In the fourth section we present specific recommendations. Our overriding goal is to suggest ways the University could progress by going "back to the future." In other words, we recommend that the University revisit earlier statements of priority and principle -- such as those articulated in the early and mid-eighties by Vice President Gifford and President O'Brien -- and rededicate itself by taking specific corrective steps keyed to current problems and realities. We offer fifteen recommendations, among which are the following: the University should develop a specific policy or mission statement expressing its commitment to diversity; a diversity focus should be integrated into freshman orientation activities and become a primary theme in Residential Life and Student Activities programming; serious consideration should be given to the creation of a multicultural center on campus; the revitalization of the Frederick Douglass Institute must be assured; intensive efforts should be made to recruit and retain underrepresented minority faculty, administrators and graduate students; the University should appoint a new Vice Provost as principal campus diversity officer who, with adequate budget and central authority, would oversee and coordinate all the institution's diversity efforts; the University should commit at least 1% of its endowment and other resources to the intensive recruitment of underrepresented minority undergraduates.

A brief "Afterwords" by one of our student members addresses the thorny question of how to define "minorities" and the implications different definitions have for Asian Americans in contrast to African Americans, Hispanics and Native Americans.


On April 14, 1997, the Association of American Universities, an organization of 62 leading North American research universities of which the University of Rochester is a member, adopted a statement "On the Importance of Diversity in University Admissions." In part, the statement reads as follows:

     ... We believe that our students benefit significantly from education that takes place within a diverse setting. In the course of their university education, our students encounter and learn from others who have backgrounds and characteristics very different from their own. As we seek to prepare students for life in the twenty-first century, the educational value of such encounters will become more important, not less, than in the past. A very substantial portion of our curriculum is enhanced by the discourse made possible by the heterogeneous backgrounds of our students. Equally, a significant part of education in our institutions takes place outside the classroom, in extracurricular activities where students learn how to work together, as well as to compete; how to exercise leadership, as well as to build consensus. If our institutional capacity to bring together a genuinely diverse group of students is removed -- or severely reduced -- then the quality and texture of the education we provide will be significantly diminished. ... We therefore reaffirm our commitment to diversity as a value that is central to the very concept of education in our institutions. And we strongly reaffirm our support for the continuation of admissions policies, consistent with the broad principles of equal opportunity and equal protection, that take many factors and characteristics into account -- including ethnicity, race, and gender -- in the selection of those individuals who will be students today, and leaders in the years to come.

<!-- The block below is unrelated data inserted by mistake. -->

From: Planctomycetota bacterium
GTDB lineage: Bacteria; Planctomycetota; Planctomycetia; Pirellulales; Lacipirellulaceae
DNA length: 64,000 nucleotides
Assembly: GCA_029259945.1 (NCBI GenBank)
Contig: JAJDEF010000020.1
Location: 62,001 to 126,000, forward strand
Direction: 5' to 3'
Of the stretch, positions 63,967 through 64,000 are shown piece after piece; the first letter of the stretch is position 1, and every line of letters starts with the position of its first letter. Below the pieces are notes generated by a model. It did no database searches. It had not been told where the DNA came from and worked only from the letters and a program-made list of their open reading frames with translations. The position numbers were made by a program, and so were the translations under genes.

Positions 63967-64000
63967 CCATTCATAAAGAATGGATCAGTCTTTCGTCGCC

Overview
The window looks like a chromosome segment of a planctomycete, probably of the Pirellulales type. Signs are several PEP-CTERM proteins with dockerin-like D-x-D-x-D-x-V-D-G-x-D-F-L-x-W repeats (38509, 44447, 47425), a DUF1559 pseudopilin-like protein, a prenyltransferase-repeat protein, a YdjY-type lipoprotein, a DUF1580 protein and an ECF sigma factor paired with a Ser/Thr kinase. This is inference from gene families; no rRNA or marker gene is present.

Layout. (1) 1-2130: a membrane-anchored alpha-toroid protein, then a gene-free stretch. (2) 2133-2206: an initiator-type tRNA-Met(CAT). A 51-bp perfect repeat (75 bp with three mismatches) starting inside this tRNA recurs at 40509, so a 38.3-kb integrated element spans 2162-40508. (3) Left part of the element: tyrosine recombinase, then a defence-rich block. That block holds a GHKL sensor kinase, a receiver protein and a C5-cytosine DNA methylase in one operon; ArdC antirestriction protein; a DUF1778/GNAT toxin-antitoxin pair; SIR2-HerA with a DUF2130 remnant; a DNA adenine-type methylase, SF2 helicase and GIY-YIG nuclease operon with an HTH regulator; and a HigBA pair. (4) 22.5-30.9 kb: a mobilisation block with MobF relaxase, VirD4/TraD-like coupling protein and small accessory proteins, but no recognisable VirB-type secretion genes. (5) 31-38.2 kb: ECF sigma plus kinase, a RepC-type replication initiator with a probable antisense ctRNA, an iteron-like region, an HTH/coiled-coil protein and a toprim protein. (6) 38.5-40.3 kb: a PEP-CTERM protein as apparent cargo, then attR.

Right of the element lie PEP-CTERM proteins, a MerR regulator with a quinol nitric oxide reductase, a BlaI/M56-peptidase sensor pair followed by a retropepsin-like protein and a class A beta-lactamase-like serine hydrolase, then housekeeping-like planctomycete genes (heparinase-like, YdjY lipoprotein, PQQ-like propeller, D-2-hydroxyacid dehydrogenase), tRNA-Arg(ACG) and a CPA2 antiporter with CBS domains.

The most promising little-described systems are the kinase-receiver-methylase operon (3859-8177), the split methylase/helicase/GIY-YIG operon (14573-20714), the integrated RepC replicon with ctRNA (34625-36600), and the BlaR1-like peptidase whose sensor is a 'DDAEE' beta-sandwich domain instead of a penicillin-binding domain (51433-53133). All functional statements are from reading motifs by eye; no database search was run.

Soon after the publication (in The New York Times, April 24, 1997, p. A27) of this statement, the Residential College Commission chaired by Dean William S. Green began to explore the possibility of creating a "Diversity" subcommittee. Discussions continued informally during the summer and focused on identifying prospective members of the subcommittee. In October, 1997 the RCC, along with Student Association President Notoya Green, appointed students Ivette Ganatsios and Notoya Green and History Department faculty member Ted Brown co-chairs of the formally inaugurated subcommittee. An application process for student members was begun while consultation with Dean Green helped identify other faculty and staff to serve on the subcommittee. By November, the subcommittee began regular, usually weekly meetings. The membership of the subcommittee, which remained fairly stable for the remainder of the 1997-1998 academic year, was as follows: Student Members - Ben Becker (1998), David T. Chen (1999), Melissa Kucinski (2001), Paul Patrick (1998), Jose Perillan (1998, G), John Schoggins (1999), Sean Vereen (1999), Urmen Upadhyay (1998); Faculty and Staff Members - Norman Burnett (Director, Office of Minority Student Affairs), Curt Cadorette (Associate Professor, Religion and Classics), Mary Beth Cooper (Senior Associate Dean of Students), Rosemary Kegl (Associate Professor, English and Director, Womens Studies Program), Beth Olivares (Director, McNair Program); Co-Chairs - Ted Brown (Professor, History, Community and Preventive Medicine, and Medical Humanities, Ivette Ganatsios (1998), Notoya Green (1998).